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Problem Solver

Wild Onion and Garlic (Allium spp.)

Wild onion and garlic are cool-season perennial broadleaf weeds and members of the Lily family. They disrupt turf uniformity early in the growing season because they are actively growing before turfgrasses have broken their winter dormancy and resumed growth. Often an area requires early season mowing just to control the shoot growth of these plants. These weeds are most objectionable in warm-season dormant turfs. Both species have slender, smooth leaves and produce a strong odor following mowing. Wild garlic can be identified by its smooth, slender, hollow stems. By contrast, wild onion does not have a hollow stem and the shoots tend to be more flat in cross section. Both species arise from underground bulbs and bulblets. Wild garlic bulbs have a membranous papery coating whereas wild onion has a fibrous reticulate coating.

Occurrence Wild onion and garlic both occur widely throughout most any landscape. They tend to be more of a problem in poorly drained soils. It often invades landscaped by being transported in contaminated fill soil. Both species produce hard and soft bulblets. Soft bulblets germinate in the autumn months and hard overwinter and germinate in spring and early summer. Both species also reproduce by seed and the bulblets produced at the tips of unmowed shoots. As these bulblets mature on the shoot they fall to the ground and sprout.

Non-Chemical Control Proper cultural practices to maintain the health of the desired turfgrass species is the foundation for reducing infestations. Correcting soil drainage problems will make desirable turfgrasses more competitive. Frequent, close, early spring mowing may help reduce the vigor of these weeds but is probably impractical. Hand-digging is also impractical because of the extensive network of bulbs and bulblets in the ground.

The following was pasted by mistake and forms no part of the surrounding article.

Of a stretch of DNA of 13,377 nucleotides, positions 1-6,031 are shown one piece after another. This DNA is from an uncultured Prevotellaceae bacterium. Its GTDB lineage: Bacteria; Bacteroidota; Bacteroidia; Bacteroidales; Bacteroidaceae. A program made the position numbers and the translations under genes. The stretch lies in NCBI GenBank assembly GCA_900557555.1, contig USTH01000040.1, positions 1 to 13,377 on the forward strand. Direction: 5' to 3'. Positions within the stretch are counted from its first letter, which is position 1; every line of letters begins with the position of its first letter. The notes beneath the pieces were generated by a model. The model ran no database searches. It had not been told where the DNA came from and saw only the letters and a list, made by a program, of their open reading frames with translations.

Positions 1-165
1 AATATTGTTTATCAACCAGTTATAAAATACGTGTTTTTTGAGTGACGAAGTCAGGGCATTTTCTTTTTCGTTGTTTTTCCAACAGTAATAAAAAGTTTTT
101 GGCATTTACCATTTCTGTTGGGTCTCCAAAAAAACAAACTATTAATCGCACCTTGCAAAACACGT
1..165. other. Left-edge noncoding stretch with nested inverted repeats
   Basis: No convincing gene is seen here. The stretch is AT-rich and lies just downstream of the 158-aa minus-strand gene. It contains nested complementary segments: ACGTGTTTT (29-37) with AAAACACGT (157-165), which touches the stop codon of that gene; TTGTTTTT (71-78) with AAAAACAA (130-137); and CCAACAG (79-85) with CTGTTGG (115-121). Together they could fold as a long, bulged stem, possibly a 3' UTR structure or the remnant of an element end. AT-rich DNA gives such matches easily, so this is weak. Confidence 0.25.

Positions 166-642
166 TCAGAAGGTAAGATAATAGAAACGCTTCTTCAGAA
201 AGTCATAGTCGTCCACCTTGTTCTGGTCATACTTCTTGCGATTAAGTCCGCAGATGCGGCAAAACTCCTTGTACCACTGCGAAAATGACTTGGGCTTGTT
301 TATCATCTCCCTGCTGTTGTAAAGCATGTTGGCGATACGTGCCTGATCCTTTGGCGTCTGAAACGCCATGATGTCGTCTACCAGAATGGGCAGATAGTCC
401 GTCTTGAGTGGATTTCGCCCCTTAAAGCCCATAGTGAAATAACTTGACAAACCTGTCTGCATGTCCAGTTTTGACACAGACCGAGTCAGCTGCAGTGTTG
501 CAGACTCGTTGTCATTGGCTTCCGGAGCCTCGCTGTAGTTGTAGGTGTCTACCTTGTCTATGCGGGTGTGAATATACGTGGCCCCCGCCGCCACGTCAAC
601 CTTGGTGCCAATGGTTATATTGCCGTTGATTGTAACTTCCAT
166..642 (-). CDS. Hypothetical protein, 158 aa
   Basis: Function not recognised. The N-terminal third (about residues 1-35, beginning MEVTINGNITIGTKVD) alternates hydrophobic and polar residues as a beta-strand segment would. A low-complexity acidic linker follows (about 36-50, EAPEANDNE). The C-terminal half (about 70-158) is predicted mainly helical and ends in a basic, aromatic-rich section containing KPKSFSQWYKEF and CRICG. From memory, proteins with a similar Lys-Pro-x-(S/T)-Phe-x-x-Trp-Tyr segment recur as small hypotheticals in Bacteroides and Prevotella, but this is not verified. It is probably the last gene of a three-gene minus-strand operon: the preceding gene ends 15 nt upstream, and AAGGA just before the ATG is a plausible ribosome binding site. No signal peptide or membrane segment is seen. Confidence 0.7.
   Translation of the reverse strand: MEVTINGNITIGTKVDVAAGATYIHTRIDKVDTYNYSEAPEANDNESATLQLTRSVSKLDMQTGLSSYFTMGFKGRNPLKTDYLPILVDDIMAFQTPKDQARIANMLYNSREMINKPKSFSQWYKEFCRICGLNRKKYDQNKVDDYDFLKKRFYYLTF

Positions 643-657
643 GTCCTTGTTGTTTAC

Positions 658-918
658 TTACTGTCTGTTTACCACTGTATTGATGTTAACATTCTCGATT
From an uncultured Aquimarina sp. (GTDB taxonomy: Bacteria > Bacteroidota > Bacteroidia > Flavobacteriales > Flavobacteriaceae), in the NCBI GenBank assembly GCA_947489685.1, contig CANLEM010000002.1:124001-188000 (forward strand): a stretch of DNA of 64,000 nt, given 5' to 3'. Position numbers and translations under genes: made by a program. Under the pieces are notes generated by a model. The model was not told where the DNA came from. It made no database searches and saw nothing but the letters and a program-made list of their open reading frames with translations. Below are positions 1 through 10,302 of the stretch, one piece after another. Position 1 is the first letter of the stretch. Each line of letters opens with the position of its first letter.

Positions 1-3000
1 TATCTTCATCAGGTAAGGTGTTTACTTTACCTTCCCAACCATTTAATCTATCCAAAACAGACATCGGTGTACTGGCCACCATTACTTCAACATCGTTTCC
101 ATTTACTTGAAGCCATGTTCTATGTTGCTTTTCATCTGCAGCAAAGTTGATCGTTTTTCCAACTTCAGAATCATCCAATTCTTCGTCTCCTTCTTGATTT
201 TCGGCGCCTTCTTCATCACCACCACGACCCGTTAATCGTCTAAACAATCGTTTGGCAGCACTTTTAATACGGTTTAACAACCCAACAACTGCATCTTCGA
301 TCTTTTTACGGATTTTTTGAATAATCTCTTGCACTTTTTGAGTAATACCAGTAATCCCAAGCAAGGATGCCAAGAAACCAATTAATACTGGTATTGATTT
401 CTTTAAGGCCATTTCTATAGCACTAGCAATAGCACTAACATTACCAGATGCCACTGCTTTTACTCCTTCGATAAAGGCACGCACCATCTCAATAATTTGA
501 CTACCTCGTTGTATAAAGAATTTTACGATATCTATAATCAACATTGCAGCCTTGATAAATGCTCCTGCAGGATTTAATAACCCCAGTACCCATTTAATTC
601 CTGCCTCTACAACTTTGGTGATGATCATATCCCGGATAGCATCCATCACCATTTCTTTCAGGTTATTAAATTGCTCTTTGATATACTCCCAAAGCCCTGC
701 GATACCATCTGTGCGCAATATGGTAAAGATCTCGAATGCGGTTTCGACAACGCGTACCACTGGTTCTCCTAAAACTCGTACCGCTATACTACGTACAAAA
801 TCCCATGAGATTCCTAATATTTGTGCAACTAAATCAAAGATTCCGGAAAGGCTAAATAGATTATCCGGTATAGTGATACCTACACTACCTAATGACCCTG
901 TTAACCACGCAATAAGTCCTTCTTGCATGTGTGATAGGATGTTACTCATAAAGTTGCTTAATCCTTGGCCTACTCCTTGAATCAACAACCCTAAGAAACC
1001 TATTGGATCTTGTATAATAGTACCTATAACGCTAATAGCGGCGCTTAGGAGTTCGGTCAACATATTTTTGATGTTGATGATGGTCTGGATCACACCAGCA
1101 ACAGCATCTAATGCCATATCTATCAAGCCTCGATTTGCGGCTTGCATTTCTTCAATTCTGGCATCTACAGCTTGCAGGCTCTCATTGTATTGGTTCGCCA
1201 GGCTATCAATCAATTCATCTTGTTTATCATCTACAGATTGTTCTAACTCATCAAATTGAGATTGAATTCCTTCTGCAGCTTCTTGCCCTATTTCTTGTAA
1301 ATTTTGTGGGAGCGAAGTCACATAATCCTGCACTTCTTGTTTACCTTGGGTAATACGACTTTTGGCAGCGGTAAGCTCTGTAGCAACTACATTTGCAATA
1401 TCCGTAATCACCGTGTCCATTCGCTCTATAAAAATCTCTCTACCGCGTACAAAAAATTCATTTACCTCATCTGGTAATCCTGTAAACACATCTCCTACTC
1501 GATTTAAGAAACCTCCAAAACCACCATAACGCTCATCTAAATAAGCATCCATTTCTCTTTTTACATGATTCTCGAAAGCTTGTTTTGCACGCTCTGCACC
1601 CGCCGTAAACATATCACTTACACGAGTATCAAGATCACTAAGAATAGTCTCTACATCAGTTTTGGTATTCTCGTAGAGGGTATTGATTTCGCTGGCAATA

Wild Garlic

Chemical Control Since these plants are classified as broadleaf plants many of the same selective post-emergent herbicides used for broadleaf weeds are moderately effective on wild onion and garlic. While most broadleaf weeds in turf are best controlled by autumn applications, applications of herbicides containing 2,4-D, MCPP, and/or dicamba can be applied during early to mid-spring. The waxy cuticle on the shoots and upright growth orientation make control difficult. Therefore, a non-ionic surfactant, wetting agent or sticker should be used with any spray. Additionally, unlike other weeds mowing immediately prior to application can help improve herbicide uptake and control. For infestations in warm-season turfgrasses like zoysiagrass a non-selective systemic herbicide like glyphosate can be used prior to spring green-up. This practice is not recommended for cool-season grasses.

Text: Dr. Cale A. Bigelow, Purdue University

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Copyright 2008 NCERA-192, Tom Voigt (tvoigt@uiuc.edu), and Rodney St. John (rstjohn@ksu.edu)